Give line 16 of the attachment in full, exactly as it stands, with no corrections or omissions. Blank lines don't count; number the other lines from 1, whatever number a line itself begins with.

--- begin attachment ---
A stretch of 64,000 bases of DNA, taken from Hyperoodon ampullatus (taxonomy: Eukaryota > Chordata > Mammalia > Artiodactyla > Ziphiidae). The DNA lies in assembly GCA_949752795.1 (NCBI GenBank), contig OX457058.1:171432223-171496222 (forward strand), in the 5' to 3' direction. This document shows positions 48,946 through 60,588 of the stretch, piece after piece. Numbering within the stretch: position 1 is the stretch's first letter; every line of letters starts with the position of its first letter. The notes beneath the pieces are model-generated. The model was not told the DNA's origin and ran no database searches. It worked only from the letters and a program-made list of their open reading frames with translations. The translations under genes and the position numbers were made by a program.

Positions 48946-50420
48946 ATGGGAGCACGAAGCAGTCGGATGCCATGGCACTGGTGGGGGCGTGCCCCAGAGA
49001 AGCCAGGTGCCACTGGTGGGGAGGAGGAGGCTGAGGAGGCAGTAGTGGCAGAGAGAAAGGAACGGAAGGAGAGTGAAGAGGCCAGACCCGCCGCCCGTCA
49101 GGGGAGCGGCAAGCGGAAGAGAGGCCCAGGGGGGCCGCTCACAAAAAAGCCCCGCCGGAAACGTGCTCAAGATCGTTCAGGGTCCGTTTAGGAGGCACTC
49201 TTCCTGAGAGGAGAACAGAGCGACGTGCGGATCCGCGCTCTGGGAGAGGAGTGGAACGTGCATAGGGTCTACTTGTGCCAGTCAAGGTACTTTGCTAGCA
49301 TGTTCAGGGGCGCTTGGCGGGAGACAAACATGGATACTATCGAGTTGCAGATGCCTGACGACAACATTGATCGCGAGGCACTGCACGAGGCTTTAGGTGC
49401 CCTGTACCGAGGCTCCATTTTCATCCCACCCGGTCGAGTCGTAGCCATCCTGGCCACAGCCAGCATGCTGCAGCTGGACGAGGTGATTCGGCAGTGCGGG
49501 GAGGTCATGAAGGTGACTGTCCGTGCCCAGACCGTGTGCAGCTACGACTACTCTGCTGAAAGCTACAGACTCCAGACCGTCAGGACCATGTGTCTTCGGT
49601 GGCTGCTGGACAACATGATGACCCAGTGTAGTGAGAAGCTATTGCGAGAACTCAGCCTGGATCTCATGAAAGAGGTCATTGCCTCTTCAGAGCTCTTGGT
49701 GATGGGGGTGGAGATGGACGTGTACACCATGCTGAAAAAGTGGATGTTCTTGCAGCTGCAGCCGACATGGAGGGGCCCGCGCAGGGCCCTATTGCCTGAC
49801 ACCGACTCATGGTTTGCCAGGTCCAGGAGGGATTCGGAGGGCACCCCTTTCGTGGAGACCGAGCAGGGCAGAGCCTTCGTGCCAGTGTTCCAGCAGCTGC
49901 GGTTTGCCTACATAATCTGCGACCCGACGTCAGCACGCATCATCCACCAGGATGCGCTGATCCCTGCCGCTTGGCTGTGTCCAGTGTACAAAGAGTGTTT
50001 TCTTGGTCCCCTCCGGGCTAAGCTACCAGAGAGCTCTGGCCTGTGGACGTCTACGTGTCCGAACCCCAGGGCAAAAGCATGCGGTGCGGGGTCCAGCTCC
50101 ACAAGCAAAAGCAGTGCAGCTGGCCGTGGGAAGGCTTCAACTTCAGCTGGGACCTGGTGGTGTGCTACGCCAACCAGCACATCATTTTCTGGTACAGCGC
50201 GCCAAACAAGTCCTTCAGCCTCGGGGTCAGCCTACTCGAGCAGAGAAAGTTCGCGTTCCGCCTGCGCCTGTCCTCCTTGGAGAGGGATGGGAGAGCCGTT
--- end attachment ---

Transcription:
50201 GCCAAACAAGTCCTTCAGCCTCGGGGTCAGCCTACTCGAGCAGAGAAAGTTCGCGTTCCGCCTGCGCCTGTCCTCCTTGGAGAGGGATGGGAGAGCCGTT